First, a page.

Report on Rabaul (Papua New Guinea) — March 2000
Bulletin of the Global Volcanism Network, vol. 25, no. 3 (March 2000)
Managing Editor: Richard Wunderman.
Rabaul (Papua New Guinea) During early 2000, occasional ash clouds and the 1995 vent reactivates
Please cite this report as:
Global Volcanism Program, 2000. Report on Rabaul (Papua New Guinea). In: Wunderman, R. (ed.), Bulletin of the Global Volcanism Network, 25:3. Smithsonian Institution. https://doi.org/10.5479/si.GVP.BGVN200003-252140.
Papua New Guinea
4.271°S, 152.203°E; summit elev. 688 m
All times are local (unless otherwise noted)
After the emissions of dark gray ash clouds from the 1941 vent on 30 December 1999, through 16 January 2000 activity consisted mostly of thin white and grayish clouds. Occasional pale gray to dark gray ash clouds of moderate volumes were interspersed among the ongoing thin white vapor emissions.
The 1995 lava-producing vent reactivated on 16 January at 1532 with emissions of dark gray ash clouds until the 18th, before going quiet again at month's end. The initial emissions on 16 January occurred frequently (4/minute) during the first 30-45 minutes before decreasing to 1/minute thereafter. The ash clouds rose ~500-1,000 m above the summit and were later blown by high-altitude winds to the N and low-altitude winds to the SE, resulting in ashfalls in those directions.
Seismicity associated with the ongoing activity at Tavurvur was very low in January. A total of 66 low-frequency events were detected, of which most were associated with surface activity. The only harmonic tremor was recorded on the 30th. Nine high-frequency events were recorded during the month. Only two of these events which originated NE of the volcano, were located outside of the caldera. The other seven were too small to locate; however, their arrival times indicated an azimuth of NE.
The eruptive activity remained low throughout February. Gentle emissions of very thin volumes of white vapor continued for most of the period. However, between 7 and 14 February small volumes of pale gray ash clouds were produced at irregular intervals, and seismicity fluctuated. Again between 21st and 22nd small amounts of white-to-brownish ash clouds were produced. Most of the ash emissions during both periods rose to several hundred meters above the summit before they were blown to the SE and occasionally to the N, NW, and SW by variable winds. Very fine ash fell in the same areas.
Event trigger counts were similar to December 1999 and January 2000, with a total of 78 low-frequency events detected. Most of these were associated with the summit activity of Tavurvur. Three high-frequency earthquakes were detected in February. Two were located to the S and NE, outside of the caldera. The other was too small to locate, however, arrival times on the few stations that detected it indicated a NE azimuth.
A slight increase in ash emission associated with sub-continuous non-harmonic tremor was observed in March. Bands of such tremor were recorded on 8, 14-20, and 30-31 March. The tremor occurred only once each day, but at different times of the day. The duration for each episode of tremor ranged from an hour to about 5 hours. During the corresponding period of 15-20 March, Tavurvur's 1995 vent produced occasional gentle puffs of thick gray ash clouds that were blown SE by low-altitude winds and later to the W by high-altitude winds. Similar ash emission was observed on 31st. On that day the ash clouds rose only a few hundred meters at the highest and were later blown N and NW. The 1941 vent remained quiet, releasing only very small volumes of thin white vapor.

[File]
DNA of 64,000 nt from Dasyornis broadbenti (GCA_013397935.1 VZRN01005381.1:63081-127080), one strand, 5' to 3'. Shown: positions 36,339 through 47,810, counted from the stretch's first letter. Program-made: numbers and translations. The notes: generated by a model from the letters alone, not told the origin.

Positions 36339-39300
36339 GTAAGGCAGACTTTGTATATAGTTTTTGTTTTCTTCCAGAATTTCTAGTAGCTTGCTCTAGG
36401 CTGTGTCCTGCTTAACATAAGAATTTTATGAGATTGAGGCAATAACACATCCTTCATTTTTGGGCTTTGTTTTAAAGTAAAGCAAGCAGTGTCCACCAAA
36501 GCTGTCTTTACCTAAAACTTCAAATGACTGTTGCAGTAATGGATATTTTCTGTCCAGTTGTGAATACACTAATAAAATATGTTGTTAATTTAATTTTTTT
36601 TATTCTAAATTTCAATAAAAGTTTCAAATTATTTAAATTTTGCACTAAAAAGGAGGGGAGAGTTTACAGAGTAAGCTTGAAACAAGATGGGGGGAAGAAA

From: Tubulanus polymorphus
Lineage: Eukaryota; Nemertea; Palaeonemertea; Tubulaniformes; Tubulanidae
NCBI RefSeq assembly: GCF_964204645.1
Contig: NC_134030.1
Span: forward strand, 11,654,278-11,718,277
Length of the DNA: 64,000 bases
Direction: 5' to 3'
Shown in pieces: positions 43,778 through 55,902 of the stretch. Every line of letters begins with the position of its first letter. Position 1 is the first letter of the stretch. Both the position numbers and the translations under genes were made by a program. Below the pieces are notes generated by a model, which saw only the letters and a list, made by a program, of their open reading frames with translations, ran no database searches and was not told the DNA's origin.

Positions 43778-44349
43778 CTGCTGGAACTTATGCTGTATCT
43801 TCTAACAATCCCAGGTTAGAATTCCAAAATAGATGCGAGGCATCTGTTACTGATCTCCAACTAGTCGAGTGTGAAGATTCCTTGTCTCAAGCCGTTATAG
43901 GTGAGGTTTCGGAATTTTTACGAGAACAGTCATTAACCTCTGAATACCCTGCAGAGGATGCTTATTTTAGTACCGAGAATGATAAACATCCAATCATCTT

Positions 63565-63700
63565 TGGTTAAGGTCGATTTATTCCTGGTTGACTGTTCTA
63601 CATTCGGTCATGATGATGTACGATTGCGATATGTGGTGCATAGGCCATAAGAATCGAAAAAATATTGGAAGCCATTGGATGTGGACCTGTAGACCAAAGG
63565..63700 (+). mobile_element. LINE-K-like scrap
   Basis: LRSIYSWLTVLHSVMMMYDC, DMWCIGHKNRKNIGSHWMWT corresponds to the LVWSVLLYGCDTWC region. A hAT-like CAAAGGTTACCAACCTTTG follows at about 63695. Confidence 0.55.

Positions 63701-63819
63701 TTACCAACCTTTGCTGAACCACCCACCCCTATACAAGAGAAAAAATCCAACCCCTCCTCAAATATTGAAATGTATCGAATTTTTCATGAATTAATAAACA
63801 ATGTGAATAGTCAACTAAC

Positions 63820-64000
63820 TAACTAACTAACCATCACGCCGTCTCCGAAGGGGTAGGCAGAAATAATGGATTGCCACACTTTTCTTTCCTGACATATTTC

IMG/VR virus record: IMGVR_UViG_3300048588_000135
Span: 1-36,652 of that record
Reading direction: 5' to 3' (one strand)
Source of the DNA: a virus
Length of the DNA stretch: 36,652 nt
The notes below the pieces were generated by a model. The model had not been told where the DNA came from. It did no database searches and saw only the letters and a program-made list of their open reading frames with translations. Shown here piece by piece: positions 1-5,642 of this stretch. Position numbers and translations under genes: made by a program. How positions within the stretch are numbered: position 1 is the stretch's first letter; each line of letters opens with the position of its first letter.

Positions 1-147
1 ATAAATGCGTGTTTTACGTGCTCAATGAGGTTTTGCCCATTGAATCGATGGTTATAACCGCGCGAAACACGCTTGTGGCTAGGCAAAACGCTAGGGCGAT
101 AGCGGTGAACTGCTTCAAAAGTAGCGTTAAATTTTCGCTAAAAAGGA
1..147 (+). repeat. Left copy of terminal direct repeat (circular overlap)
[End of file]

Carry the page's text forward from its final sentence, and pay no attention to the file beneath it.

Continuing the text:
March's low-frequency earthquakes continued to fluctuate around normal background. Trigger counts for March were 90. Most of these events were associated with the summit activity of Tavurvur. Seven high-frequency earthquakes were detected in March. Three were locatable. The others occurred outside of the caldera. Ground deformation measurements by the electronic and water-tube tilt instrumentation showed an inflationary trend which began in late February.
Geologic Background. The low-lying Rabaul caldera on the tip of the Gazelle Peninsula at the NE end of New Britain forms a broad sheltered harbor utilized by what was the island's largest city prior to a major eruption in 1994. The outer flanks of the 688-m-high asymmetrical pyroclastic shield volcano are formed by thick pyroclastic-flow deposits. The 8 x 14 km caldera is widely breached on the east, where its floor is flooded by Blanche Bay and was formed about 1400 years ago. An earlier caldera-forming eruption about 7100 years ago is now considered to have originated from Tavui caldera, offshore to the north. Three small stratovolcanoes lie outside the northern and NE caldera rims. Post-caldera eruptions built basaltic-to-dacitic pyroclastic cones on the caldera floor near the NE and western caldera walls. Several of these, including Vulcan cone, which was formed during a large eruption in 1878, have produced major explosive activity during historical time. A powerful explosive eruption in 1994 occurred simultaneously from Vulcan and Tavurvur volcanoes and forced the temporary abandonment of Rabaul city.
Information Contacts: I. Itikarai, D. Lolok, K. Mulina, and F. Taranu, Rabaul Volcano Observatory (RVO), P.O. Box 386, Rabaul, Papua New Guinea.